Whenever I troubleshoot models for my clients, I always spend a fair bit of time on making 100% sure the inputs are correct. There’s no point in debugging the output of the model until you’ve debugged the input!

The output of an object detection model is an array of bounding boxes. However, you can’t “just” draw these bounding boxes on top of the image.

Because the image that goes into your model is not necessarily the full image due to cropping done by Vision, the coordinates of the predicted bounding boxes don’t “make sense” unless you transform them first.

In addition, because the image and the screen will have different dimensions and aspect ratios, the app is usually not able to display the full image either. The image needs to be resized and/or cropped again to make it fit the screen, and this affects the bounding boxes too.

What makes this tricky is that there are several different coordinate systems that we’re dealing with:

Whenever we’re talking about bounding box coordinates, it’s important to understand the reference frame in which these coordinates live.

And to get the bounding boxes to show up in the correct place, you need to do a bit of math to convert between these different coordinate systems.

Here is a flowchart of the transformations that are needed:

Flowchart of the various stages

Vision outputs normalized coordinates

For every detected object, Vision gives you a VNRecognizedObjectObservation. Its superclass, VNDetectedObjectObservation, has a boundingBox property that is a CGRect with the bounding box coordinates of the detected object.

There are a few important things to know about boundingBox:

You may not be used to dealing with normalized coordinates, but it’s actually quite convenient. It makes the predictions independent of the actual pixel size of the input image. Now we don’t have to worry about Core ML’s coordinate system at all.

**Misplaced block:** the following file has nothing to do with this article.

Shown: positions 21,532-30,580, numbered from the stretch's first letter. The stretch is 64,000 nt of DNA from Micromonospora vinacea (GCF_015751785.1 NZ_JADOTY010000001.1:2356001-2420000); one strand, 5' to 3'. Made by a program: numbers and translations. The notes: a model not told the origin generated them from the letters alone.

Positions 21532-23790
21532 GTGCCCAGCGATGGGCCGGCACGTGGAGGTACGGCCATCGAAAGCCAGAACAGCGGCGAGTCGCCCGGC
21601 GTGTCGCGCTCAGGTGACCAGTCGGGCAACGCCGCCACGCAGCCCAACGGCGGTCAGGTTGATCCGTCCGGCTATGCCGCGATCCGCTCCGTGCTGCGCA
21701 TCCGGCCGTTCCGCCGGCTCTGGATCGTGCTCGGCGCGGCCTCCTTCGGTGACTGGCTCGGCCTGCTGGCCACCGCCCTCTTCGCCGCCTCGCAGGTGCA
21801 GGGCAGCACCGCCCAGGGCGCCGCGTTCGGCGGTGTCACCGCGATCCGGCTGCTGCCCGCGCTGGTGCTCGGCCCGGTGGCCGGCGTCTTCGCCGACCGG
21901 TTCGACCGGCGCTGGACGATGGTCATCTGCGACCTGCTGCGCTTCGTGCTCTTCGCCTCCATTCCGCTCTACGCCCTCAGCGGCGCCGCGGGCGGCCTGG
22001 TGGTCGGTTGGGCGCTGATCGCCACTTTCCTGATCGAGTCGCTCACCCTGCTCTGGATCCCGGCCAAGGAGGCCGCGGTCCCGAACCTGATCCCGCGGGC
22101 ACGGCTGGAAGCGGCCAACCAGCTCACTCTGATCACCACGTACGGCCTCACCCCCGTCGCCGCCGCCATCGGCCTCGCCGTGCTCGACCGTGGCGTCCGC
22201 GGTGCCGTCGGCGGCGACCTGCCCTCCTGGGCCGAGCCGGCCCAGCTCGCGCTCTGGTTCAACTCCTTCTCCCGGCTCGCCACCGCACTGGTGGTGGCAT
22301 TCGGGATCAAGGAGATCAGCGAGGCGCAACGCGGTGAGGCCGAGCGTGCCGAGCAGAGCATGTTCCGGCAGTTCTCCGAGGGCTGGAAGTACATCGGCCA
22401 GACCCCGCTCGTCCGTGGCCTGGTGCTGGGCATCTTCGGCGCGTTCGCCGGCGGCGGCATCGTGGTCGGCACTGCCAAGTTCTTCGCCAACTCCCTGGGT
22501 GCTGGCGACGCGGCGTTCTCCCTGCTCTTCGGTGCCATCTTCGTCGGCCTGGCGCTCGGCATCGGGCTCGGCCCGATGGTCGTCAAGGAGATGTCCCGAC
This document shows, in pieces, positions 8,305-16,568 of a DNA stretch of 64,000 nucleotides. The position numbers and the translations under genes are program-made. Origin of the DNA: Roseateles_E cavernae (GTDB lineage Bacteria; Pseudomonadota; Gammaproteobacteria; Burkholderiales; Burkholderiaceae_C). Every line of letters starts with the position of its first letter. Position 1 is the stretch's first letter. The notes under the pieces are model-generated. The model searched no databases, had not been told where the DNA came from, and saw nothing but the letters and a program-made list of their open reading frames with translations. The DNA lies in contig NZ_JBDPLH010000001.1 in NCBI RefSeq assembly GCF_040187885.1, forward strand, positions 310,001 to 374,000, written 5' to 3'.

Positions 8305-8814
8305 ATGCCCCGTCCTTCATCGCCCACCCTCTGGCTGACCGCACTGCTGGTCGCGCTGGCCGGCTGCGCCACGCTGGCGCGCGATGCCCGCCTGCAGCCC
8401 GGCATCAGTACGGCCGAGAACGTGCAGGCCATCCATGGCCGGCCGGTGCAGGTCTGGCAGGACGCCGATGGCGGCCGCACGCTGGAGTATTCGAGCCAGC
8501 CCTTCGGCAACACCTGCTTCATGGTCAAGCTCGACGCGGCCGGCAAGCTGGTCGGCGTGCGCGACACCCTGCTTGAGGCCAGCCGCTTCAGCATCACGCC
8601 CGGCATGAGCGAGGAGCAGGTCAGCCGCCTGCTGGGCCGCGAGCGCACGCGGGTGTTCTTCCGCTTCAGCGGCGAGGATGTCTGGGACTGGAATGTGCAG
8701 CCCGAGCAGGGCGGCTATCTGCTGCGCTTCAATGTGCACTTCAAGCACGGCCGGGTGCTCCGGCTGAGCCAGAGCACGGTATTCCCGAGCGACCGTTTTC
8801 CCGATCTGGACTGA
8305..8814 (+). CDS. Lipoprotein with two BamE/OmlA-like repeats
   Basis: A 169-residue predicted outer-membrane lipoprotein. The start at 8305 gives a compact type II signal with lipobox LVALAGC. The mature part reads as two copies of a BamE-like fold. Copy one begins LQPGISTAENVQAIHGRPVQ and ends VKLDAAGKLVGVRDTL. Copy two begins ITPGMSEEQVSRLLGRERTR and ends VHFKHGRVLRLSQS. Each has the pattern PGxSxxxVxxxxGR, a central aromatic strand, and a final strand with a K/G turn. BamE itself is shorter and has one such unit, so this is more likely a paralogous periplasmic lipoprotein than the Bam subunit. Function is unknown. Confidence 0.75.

Note: Some object detection models don’t use normalized coordinates for their predictions — in which case you can’t use them directly with Vision. For example, if the model works on 416×416 images, the bounding box coordinates will be between 0 and 416. The easiest way to deal with such coordinates is to normalize them afterwards anyway, i.e. divide them by the image’s width and height. This can be done inside the Core ML model.

Un-rotating the bounding boxes

Good news: You don’t need to do this step if you pass the proper orientation to VNImageRequestHandler.

To understand what’s going on here, let’s say the app is in portrait mode and you’ve also set the AVCaptureVideoPreviewLayer to .portrait. You left the orientation of the AVCaptureVideoDataOutput’s AVCaptureConnection as .landscapeRight (the default) and you used orientation: .up in the VNImageRequestHandler.

Because the camera is oriented in landscape, the Core ML model will now see an input image that is rotated by 90 degrees, and so any predictions it makes are rotated by 90 degrees too. (Assuming the model is even capable of detecting objects that are flipped on their side, because that’s how it will see everything.)

To draw these bounding boxes on top of the AVCaptureVideoPreviewLayer, you will have to rotate them back 90 degrees the other way first. Yuck.

A much easier solution is to write VNImageRequestHandler(..., orientation: .right) so that Vision already fixes the image’s rotation before passing it to Core ML. Now Core ML sees the image with the proper side up, the predicted bounding boxes will also be in the correct orientation already, and you don’t need to worry about rotations anymore.

Tip: If your app needs to handle both portrait and landscape, change the orientation of the AVCaptureVideoPreviewLayer upon any device rotations but keep the AVCaptureConnection in landscape always. Pass the UIDevice orientation to VNImageRequestHandler, so Vision knows by how much to rotate the image.

Important: You need to convert the UIDeviceOrientation into something that matches the AVCaptureConnection orientation. For example, if the connection is .landscapeRight and the device is .landscapeLeft (!!!), the Vision orientation should be .up. For some reason, left and right are mixed up here, but this is the natural camera orientation. For device .landscapeRight, the Vision orientation should be .down. If the device is in portrait, the Vision orientation should be .right as explained above.

Fixing Vision’s weird origin